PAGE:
Following the Pre Budget Report, and the work done by the Institute of Fiscal Studies on the spending implications of what was announced (available here), I’ve been trying to work out its implications for the budgets of the devolved administrations.
In its usual way, the Treasury has issued ‘regional press notices‘ identifying key implications of the PBR for Scotland, Wales and Northern Ireland (and the English regions). These identified consequential payments, attributed to ‘additional provision for UK Government departments’, as follows:
Scotland £104 million
Wales £60 million
Northern Ireland £143 million
It’s never at all clear how such numbers are calculated, or on what basis, and indeed whether they’re part of the devolved block grant or include spending on devolved social security programmes (housing benefit and council tax benefit for all three administrations, and all social security in Northern Ireland). I would suppose that the Northern Ireland figure includes increased social security payments, but have no way to verify that.
What interests me more is the impact that UK Government spending plans for the next spending review period (2011-12 to 2013-14) will have for the devolved administrations, if the present financing arrangements remain intact. This means a lot of assumptions, including Labour’s spending plans not being altered after the election, the general financial environment not getting any worse, and proposals for change including the partial tax devolution ones set out in Scotland’s Place in the United Kingdom not being implemented. Even trying to work things through on this basis is quite complex. The UK Government has promised to maintain real-terms spending on health and Sure Start, and to increase slightly spending on ‘front-line’ schools. (I have translated that as relating to all consequential spending on devolved functions comparable to that in England for the Department for Children, Schools and Families, for simplicity’s sake.) Those functions account for the bulk of the block grants to the devolved administrations, and (by my reckoning) for 73.5 per cent of changes in the block grants for the Scottish Government and 74.1 per cent for the Welsh Assembly Government. (These numbers are only for Scotland and Wales – I’ve not had a chance to do the sums for Northern Ireland.) The IFS say that this means spending on other functions must decline by 6.4 per cent in real terms in 2011-12 and 2012-13 to compensate for the protection of health and education (as well as development aid).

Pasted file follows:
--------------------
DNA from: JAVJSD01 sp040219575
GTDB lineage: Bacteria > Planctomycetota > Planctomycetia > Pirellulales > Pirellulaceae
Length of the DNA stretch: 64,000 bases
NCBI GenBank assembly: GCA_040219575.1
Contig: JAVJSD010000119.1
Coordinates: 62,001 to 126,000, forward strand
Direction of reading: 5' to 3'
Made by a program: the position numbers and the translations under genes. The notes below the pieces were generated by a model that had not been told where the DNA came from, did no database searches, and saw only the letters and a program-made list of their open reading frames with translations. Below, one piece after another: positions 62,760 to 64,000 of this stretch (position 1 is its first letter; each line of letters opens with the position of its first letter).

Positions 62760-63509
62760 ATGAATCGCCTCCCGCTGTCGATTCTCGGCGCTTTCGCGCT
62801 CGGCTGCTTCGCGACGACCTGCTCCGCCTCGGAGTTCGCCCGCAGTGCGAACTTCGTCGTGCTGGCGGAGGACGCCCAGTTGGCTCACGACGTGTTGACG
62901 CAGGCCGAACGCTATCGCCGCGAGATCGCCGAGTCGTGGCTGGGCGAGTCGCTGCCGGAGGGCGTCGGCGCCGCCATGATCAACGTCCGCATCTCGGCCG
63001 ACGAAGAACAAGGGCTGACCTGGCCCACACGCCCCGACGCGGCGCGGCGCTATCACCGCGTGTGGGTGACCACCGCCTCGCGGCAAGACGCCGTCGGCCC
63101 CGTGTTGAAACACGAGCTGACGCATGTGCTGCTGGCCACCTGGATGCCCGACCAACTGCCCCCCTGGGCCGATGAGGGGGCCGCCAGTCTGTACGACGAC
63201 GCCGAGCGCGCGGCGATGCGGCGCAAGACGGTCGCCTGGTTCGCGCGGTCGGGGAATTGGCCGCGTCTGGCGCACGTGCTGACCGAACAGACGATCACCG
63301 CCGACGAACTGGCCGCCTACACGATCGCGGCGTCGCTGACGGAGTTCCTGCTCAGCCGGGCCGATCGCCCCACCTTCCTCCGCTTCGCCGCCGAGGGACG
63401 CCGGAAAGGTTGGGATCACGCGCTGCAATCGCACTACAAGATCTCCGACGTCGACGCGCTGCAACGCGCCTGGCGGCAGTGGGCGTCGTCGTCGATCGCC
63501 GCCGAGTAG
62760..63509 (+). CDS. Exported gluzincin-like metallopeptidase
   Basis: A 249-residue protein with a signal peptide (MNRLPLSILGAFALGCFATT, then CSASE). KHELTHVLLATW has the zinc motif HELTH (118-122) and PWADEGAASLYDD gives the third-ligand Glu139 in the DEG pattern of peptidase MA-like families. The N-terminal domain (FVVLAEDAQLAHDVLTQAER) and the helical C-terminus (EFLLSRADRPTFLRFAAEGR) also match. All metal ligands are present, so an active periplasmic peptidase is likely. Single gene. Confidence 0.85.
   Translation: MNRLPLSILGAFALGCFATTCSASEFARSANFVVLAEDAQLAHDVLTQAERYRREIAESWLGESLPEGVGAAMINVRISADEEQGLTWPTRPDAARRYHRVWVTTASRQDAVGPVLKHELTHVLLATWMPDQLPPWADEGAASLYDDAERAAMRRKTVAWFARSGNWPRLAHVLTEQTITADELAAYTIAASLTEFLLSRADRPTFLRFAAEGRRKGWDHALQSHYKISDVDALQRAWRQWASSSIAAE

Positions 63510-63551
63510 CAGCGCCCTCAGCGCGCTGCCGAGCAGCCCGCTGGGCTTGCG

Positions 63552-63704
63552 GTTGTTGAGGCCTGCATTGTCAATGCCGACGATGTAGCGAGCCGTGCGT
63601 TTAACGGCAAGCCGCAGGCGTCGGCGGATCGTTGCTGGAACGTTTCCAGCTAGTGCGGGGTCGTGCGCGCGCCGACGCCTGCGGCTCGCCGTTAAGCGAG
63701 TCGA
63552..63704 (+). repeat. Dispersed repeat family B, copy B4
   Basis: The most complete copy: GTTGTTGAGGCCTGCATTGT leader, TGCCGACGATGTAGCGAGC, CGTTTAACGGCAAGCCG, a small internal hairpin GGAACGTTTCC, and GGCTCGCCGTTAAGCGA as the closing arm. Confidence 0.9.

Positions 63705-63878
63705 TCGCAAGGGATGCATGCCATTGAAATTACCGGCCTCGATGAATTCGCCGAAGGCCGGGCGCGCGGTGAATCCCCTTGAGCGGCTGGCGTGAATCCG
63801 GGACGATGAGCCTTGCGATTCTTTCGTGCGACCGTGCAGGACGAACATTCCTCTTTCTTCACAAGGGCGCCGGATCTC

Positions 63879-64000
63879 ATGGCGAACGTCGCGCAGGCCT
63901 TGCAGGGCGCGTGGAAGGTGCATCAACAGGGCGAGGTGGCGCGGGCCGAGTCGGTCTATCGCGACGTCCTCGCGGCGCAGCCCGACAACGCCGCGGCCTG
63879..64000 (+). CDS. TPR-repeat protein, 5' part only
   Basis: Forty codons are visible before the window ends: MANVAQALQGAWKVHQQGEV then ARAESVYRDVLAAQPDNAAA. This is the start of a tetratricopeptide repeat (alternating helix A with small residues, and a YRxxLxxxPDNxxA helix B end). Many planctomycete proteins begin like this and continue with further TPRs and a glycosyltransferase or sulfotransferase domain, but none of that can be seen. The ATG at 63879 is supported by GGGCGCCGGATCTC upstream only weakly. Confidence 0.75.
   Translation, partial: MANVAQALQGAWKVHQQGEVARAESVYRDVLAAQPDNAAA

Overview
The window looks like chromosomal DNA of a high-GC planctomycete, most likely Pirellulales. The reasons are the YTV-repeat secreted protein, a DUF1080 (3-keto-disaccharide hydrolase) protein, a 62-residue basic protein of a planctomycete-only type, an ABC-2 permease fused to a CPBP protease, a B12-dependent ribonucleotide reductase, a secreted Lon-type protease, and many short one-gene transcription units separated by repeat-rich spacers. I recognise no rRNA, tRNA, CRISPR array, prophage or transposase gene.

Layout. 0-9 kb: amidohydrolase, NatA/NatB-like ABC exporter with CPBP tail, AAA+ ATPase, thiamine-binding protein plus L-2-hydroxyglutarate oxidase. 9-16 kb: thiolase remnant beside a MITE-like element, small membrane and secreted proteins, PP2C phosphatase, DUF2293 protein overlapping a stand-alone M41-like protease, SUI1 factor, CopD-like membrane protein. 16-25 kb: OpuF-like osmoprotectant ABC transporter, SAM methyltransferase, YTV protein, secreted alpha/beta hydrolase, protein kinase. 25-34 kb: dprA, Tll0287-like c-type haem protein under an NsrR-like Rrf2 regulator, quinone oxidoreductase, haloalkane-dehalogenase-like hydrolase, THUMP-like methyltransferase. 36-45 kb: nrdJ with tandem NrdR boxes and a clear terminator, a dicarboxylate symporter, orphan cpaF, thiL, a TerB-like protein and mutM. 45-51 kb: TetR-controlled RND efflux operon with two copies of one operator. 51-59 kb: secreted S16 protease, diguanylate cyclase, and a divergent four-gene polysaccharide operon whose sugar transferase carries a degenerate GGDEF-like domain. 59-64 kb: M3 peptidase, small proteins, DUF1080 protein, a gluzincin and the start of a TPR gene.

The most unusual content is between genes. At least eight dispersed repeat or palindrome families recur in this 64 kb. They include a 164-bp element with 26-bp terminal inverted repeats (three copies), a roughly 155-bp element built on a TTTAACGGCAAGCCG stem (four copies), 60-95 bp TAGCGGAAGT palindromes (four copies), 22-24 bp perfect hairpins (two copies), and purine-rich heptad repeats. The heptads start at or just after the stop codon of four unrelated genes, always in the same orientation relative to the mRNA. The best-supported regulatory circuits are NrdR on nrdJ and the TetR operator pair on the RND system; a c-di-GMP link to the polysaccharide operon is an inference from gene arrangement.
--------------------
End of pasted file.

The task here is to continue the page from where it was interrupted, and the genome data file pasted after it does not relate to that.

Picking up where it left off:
The Scottish block in 2008-09 (using estimated out-turn figures from PESA 2009, available here; see table1.12) was £27 746 000, and that for Wales was £14 427 000.
If the block grants were to be changed in those proportions (and in 2008-09 values), the blocks for 2011-12 and 2012-13 would be as follows:
Scotland £27 062 100
Wales £14 215 500
This means that the block grants will remain very largely what they are in real terms, with reductions of about 1.5 per cent from the 2008-09 levels. This obviously is a significant constraint on devolved Scottish and Welsh public spending, but given the austerity likely to be visited on many other areas of public policy, it is actually not too bad an outcome at all – if, of course, Labour’s plans in fact are sustained. There are many imponderables, not least the cost of servicing the huge public debt, whether unemployment remains relatively low, and how strong are political commitments to those spending plans. The IFS add that we face ‘two parliaments of pain’, with the overall debt burden reaching a peak around 2015-16, in consequence of the fact that the UK is now running a structural (not just a cyclical) deficit. The ‘if’ therefore remains a big ‘if’.
There’s also a question of what the implications of this situation will be. The outlook for major transport infrastructure projects has to be bleak, if the department’s budget were to be cut by 6.4 per cent. As two of the major schemes on the agenda are electrification of the Western main line, and the ‘High Speed 2’ project ultimately extending from London via Birmingham and Manchester to Glasgow and Edinburgh, this is not good for Wales or Scotland’s transport links. Moreover, if the devolved budgets are largely sheltered while important areas of spending in England are cut, that will fuel existing English resentment about the way the devolved administrations are treated. And if the Treasury seeks to maintain the allocation of devolved spending between capital and current spending, with capital spending and investment scheduled to drop dramatically after 2011-12, that means that the choices open to the devolved administrations about how they spend their money are limited in another respect. As the Treasury has been concerned about their low levels of capital spending in the past, it would be ironic if it were now to try to prevent the devolved administrations increasing capital spending to fit with UK spending targets.